Belgium's Burqa Ban Divided Country Finds Consensus on Islamic Veils
Belgium's lower house of parliament has approved a radical ban on Islamic face-covering veils. If approved by the Senate, the country would become the first in Europe to prohibit the burqa and niqab. Currently, it seems to be one of the few issues uniting the linguistically divided country.
Belgium may be in the throws of political disarray, but its squabbling political parties have been able to agree on one thing: The banning of the burqa in public. If the legislation is approved, the Benelux country would become the first in Europe to ban the Islamic face-covering veil.
The lower house of parliament voted on Thursday to ban clothes or veils that did not allow the wearer to be fully identified, including the full-body veil, known as the burqa, and the face veil which leaves slits for the eyes, known as the niqab.
A cross-party consensus of 136 deputies voted for the measure, with just two abstentions and no opposing votes. The ban still has to be passed by the Senate, which has two weeks to raise any objections. But a final vote on the controversial measure could be delayed until after early elections, which are likely to be held in June.
The election is necessary following the collapse of Prime Minister Yves Leterme's government on April 22 over a language dispute between the Flemish-speaking and French-speaking parties.
Belgium shares the anxieties of many European countries about its Muslim minorities and the issue of national identity. The wearing of traditional conservative Islamic dress is regarded by many Belgians as a refusal to assimilate into Western society.
"It's not about introducing any form of discrimination," Daniel Bacquelaine, the head of the Francophone liberal Reformist Movement (MR) party and instigator of the bill said on Thursday. He told lawmakers that the ban was against clothing "aimed at stopping people from being identified."
Exceptions are to be made for motorbike couriers and fire fighters, and may possibly be lifted during the country's carnival season, when people often wear masks.
Wearing the niqab or burqa in public streets and parks, sports grounds or buildings "meant for public use or to provide services" could lead to fines of 15-25 ($20-33) and imprisonment for up to seven days. The burqa, often worn in Afghanistan, is not a common site in Belgium.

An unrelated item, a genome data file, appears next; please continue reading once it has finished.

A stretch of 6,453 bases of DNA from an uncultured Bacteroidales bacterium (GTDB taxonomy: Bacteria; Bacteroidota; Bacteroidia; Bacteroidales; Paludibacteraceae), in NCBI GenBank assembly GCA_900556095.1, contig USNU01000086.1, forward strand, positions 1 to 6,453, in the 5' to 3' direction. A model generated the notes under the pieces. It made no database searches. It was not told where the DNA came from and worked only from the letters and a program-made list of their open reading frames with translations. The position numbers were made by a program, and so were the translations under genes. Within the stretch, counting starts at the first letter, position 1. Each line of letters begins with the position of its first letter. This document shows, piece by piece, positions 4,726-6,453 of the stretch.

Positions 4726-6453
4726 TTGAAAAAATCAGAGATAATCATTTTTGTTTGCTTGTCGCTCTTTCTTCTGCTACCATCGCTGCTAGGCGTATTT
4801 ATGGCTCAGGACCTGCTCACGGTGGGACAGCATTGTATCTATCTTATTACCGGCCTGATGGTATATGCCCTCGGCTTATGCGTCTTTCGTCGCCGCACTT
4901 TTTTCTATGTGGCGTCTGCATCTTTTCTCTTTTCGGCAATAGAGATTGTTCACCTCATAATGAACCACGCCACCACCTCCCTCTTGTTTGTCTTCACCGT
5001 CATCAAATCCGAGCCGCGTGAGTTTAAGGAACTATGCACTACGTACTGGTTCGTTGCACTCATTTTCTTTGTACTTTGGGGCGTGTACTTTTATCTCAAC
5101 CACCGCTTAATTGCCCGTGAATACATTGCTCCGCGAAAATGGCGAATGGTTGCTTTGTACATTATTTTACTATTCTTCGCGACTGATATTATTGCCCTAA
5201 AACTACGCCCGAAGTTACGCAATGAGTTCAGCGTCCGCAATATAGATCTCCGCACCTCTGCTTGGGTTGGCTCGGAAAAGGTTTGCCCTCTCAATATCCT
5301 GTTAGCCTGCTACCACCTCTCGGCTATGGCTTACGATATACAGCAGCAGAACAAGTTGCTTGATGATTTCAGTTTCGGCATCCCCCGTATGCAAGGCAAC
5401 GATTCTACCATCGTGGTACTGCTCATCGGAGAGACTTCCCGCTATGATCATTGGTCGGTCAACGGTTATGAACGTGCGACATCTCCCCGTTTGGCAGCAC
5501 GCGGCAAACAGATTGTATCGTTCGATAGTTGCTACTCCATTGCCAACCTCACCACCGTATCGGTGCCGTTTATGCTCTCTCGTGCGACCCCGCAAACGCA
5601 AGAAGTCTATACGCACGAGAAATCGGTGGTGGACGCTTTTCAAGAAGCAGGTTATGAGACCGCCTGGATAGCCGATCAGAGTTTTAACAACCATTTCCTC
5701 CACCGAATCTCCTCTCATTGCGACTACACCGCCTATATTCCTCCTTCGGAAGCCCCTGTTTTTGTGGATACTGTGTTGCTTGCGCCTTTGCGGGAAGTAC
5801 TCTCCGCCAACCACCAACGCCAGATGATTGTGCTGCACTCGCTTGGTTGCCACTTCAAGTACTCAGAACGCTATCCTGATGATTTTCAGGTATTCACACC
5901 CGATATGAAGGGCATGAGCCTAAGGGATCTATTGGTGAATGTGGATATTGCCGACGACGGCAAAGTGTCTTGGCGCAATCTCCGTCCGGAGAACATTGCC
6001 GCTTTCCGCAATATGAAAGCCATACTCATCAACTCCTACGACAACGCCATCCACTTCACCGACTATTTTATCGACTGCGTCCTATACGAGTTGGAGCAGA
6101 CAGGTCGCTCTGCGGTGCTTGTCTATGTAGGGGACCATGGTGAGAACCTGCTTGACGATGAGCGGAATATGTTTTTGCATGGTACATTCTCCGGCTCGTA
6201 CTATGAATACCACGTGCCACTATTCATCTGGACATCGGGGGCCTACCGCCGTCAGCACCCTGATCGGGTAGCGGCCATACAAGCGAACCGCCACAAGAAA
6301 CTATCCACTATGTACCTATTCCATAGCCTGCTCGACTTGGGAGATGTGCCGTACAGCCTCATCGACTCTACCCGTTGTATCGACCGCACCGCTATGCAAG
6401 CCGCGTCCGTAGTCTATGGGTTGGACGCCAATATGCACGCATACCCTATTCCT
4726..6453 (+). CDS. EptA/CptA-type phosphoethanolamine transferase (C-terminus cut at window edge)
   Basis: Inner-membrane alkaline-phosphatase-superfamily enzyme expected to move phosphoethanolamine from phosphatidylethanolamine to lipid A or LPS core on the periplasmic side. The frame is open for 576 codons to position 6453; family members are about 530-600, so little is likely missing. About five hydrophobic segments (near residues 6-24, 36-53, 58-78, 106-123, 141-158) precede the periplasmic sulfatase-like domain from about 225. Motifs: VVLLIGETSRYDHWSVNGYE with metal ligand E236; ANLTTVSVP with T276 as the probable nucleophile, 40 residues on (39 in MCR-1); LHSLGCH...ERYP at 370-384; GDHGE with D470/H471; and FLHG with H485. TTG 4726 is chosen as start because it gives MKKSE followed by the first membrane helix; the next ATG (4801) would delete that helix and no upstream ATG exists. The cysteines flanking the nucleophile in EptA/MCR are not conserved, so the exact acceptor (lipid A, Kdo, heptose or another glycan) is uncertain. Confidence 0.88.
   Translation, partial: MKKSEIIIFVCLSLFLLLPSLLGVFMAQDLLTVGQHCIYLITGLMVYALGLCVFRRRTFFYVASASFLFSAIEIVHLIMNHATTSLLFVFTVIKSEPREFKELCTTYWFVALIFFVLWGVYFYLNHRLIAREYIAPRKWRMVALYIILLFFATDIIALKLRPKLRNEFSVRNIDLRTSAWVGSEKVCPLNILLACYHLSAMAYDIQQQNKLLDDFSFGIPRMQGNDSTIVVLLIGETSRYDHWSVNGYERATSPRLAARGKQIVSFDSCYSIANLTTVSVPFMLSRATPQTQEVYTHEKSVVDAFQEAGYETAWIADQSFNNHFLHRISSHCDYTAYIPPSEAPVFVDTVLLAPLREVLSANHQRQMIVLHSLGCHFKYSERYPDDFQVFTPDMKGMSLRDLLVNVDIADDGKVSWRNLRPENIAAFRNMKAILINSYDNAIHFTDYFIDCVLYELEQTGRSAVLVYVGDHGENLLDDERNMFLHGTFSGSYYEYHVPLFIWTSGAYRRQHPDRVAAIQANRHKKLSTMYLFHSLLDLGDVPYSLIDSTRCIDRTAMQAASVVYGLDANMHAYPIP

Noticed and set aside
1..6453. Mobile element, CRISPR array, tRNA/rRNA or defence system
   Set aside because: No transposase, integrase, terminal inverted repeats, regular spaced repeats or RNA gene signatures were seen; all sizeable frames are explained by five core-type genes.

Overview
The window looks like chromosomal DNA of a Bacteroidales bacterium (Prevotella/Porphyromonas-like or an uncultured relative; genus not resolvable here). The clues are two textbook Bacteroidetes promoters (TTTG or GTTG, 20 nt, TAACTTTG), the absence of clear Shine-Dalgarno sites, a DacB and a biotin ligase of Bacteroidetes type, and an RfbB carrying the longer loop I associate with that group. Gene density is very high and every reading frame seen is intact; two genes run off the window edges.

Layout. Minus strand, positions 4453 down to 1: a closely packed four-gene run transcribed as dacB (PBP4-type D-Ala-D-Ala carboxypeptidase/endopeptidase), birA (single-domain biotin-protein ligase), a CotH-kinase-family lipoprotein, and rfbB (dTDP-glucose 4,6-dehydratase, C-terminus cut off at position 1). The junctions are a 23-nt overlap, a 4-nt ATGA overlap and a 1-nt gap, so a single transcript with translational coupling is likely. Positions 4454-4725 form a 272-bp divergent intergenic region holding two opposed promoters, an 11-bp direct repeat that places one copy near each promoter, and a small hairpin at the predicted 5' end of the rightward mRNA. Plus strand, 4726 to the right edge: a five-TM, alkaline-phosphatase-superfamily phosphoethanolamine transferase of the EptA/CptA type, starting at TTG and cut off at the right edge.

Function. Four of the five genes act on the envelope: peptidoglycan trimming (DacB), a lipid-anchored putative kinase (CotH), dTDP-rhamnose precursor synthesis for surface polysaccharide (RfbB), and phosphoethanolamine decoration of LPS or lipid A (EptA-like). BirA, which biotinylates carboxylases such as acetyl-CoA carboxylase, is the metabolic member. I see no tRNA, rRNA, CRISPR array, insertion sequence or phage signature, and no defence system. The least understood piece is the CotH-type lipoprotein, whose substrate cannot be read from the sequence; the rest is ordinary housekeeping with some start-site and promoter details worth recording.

France to Follow Suit?
Ahead of the vote Isabelle Praile, vice president of the Muslim Executive of Belgium, warned that the ban could set a dangerous precedent. "Today it's the full-face veil, tomorrow the veil, the day after it will be the Sikh turbans and then perhaps it will be mini-skirts," she told the Agence France Presse news agency.
She said that the wearing of the full-face veil is part of "individual freedoms" protected by Belgian, European and international rights laws. Muslims only account for 3 percent of Belgium's population.
Her concerns about the ban were shared by a member of another religious community in Belgium. Catholic Bishop Guy Harpigny asked if the state had the right "to regulate the symbols of personal beliefs?"
If the bill is approved, Belgium would be the first country to impose the burqa ban, but it is unlikely to be the last. Fiercely secular France is on the cusp of introducing a ban of the face-covering veil, which President Nicolas Sarkozy has said is an affront to the country's values and denigrates women. The cabinet is set to approve a ban in public spaces and state institutions on May 19 and the National Assembly will then debate the legislation in July.
In January, Denmark's center-right government called the burqa and niqab out of step with Danish values. However, it held off imposing a ban after finding that only two or three women in the entire country actually wore the burqa and only around 200 wear niqabs -- out of a population of 5.5 million.
smd -- with wire reports
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